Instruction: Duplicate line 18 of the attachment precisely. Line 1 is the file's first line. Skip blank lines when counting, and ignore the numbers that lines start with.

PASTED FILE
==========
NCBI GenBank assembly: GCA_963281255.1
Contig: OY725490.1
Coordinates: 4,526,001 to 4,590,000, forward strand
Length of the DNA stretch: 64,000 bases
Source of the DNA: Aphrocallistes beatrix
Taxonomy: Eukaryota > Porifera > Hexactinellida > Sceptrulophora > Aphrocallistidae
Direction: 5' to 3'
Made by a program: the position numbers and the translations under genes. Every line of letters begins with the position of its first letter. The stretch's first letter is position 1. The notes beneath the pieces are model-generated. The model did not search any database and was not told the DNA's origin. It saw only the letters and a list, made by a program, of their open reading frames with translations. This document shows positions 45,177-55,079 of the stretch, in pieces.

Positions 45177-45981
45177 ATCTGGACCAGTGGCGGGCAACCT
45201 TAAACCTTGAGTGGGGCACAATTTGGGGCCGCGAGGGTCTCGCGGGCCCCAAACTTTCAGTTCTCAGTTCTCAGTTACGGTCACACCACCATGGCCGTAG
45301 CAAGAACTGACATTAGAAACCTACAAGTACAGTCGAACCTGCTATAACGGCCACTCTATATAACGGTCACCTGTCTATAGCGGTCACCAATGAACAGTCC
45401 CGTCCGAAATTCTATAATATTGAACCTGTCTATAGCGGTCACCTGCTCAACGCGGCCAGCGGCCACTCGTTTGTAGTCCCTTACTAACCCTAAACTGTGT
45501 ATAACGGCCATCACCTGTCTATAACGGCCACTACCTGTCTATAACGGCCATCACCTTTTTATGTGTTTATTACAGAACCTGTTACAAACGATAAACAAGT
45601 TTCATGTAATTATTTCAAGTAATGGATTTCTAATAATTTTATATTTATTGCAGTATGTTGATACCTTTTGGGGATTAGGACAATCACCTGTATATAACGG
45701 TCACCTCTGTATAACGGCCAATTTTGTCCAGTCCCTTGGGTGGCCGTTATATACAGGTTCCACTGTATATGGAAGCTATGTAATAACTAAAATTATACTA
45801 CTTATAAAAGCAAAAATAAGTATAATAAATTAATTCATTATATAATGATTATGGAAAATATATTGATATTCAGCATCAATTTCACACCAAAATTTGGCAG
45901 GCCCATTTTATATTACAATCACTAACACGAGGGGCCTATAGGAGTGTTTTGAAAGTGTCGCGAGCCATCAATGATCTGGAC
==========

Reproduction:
45901 GCCCATTTTATATTACAATCACTAACACGAGGGGCCTATAGGAGTGTTTTGAAAGTGTCGCGAGCCATCAATGATCTGGAC